Monday, 24th January 2022
<To guardian.ng
Search
Breaking News:

Expert urges proper positioning of babies for breastfeeding

By Ngozi Egenuka 
08 January 2022   |   3:20 am
Executive Director, Edie and Amy Company, Njideka Sanya, has urged nursing mothers and pregnant women to practise safe breastfeeding methods to curb side effects.

Participants at a breastfeeding campaign organised by Edie and Amy firm

Executive Director, Edie and Amy Company, Njideka Sanya, has urged nursing mothers and pregnant women to practise safe breastfeeding methods to curb side effects.

She gave the advice during a sensitisation programme on best breastfeeding methods for nursing mothers in Lagos.
The training, which focused on women who are registered for antenatal care with traditional birth centres, was done in remembrance of the founder of the organisation, Dr. Ijeoma Idaresit, who, before her demise, was an advocate of postpartum care. 

Sanya said there must be proper positioning to help the newborn latch on the right way and prevent nipple soreness as well as other breastfeeding problems.

On the best way to hold the baby, she said mothers should ensure that the child’s whole body is facing the chest, with his or her ear, shoulder and hip in a straight line. According to her, improper positioning could lead to back pain, sore nipples and others.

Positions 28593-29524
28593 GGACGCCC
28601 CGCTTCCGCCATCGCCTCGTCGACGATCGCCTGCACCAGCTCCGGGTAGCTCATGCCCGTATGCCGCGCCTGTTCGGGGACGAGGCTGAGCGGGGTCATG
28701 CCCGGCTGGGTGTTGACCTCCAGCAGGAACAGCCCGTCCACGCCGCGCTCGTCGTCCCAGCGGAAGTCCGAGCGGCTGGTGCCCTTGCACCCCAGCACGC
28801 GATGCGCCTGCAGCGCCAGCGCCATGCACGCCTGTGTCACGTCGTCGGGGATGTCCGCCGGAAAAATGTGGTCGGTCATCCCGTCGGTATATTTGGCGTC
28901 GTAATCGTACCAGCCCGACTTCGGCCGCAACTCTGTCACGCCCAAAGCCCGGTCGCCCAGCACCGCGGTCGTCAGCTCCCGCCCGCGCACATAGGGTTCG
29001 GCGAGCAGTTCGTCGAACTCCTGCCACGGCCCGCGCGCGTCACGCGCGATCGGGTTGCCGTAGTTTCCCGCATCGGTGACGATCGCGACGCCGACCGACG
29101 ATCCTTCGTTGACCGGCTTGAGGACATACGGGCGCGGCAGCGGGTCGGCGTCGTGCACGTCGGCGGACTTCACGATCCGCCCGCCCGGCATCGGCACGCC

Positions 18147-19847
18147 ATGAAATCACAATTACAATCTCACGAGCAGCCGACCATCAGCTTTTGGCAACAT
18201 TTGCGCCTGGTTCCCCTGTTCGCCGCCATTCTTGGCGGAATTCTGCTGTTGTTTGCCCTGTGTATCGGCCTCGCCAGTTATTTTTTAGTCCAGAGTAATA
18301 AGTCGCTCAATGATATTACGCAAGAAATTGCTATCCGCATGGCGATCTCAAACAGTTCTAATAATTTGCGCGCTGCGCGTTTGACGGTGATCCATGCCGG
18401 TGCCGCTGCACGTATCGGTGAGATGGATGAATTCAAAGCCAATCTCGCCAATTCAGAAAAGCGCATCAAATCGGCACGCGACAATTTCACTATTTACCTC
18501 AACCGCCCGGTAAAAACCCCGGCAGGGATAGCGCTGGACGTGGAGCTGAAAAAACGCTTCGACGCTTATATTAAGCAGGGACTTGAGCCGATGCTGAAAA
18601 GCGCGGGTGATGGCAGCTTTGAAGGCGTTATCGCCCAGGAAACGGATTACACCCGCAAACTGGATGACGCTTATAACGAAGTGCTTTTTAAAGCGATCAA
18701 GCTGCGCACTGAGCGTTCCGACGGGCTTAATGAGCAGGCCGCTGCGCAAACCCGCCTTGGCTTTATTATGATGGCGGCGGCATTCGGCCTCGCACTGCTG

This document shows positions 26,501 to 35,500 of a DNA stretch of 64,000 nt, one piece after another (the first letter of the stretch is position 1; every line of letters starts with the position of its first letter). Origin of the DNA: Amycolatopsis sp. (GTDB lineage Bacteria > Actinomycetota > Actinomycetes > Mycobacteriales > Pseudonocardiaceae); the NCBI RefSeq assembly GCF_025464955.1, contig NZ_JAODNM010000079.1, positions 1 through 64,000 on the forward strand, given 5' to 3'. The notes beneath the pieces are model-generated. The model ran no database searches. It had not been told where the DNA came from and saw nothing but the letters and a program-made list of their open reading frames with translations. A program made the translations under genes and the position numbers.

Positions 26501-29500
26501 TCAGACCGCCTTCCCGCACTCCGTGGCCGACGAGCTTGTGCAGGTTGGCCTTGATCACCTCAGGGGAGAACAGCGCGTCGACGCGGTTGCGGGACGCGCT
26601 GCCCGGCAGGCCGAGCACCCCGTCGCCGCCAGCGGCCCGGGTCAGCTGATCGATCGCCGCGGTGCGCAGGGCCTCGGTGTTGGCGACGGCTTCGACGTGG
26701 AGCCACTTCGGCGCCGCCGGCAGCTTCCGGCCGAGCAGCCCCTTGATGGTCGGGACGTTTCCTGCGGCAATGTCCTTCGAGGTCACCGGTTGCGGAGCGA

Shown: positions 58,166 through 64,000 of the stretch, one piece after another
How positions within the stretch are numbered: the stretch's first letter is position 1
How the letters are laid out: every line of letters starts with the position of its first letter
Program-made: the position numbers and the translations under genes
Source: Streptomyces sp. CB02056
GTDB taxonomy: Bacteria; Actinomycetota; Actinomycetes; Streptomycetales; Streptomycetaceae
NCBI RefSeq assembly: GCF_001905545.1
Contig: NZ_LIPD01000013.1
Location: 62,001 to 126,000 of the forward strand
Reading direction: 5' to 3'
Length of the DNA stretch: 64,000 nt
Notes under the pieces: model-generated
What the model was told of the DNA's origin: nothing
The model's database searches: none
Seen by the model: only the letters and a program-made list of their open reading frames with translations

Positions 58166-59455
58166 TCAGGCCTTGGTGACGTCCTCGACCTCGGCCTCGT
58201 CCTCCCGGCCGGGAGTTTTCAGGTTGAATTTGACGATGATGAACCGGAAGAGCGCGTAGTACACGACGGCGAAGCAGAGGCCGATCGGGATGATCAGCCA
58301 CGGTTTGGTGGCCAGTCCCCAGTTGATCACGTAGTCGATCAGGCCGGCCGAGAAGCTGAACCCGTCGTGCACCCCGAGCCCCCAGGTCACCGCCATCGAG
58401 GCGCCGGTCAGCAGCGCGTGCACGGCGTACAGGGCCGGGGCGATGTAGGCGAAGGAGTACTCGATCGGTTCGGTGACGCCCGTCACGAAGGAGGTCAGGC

She suggested that mothers should practice cradle hold, laid-back nursing, clutch and other types of breastfeeding positioning. 

Sanya, during the sensitisation held at Onigbeji Trado Medical Clinic and Maternity Home, Lagos, said the programme was also organised to help women have better outcomes after their pregnancy and delivery experience.

“We teach about breastfeeding. Edie and Amy is a company that provides breastfeeding, pregnancy and postpartum support for women both online and in the communities,” she said. Sanya advised women to register for antenatal once they discover they are pregnant.

“Just as it is recommended by the World Health Organisation (WHO), it’s very important that once you find out that you are pregnant, you register for antenatal care in a centre that is recognised by the government.

“Take all the advice, take the drugs you are given, do everything you are told. The extra thing we like to add is that mothers should also seek information.

“The firm’s social media pages provide women with information about breastfeeding, postpartum self-care and access to experts that would help relieve burden and take care of issues they are unable to discuss with their doctor or nurse,” she said. 

She revealed that Idaresit fund has been launched in London School of Hygiene and Tropical Medicine, which is Idaresit’s alma mater, to support Nigerian students that are studying for a master’s degree in Public Health.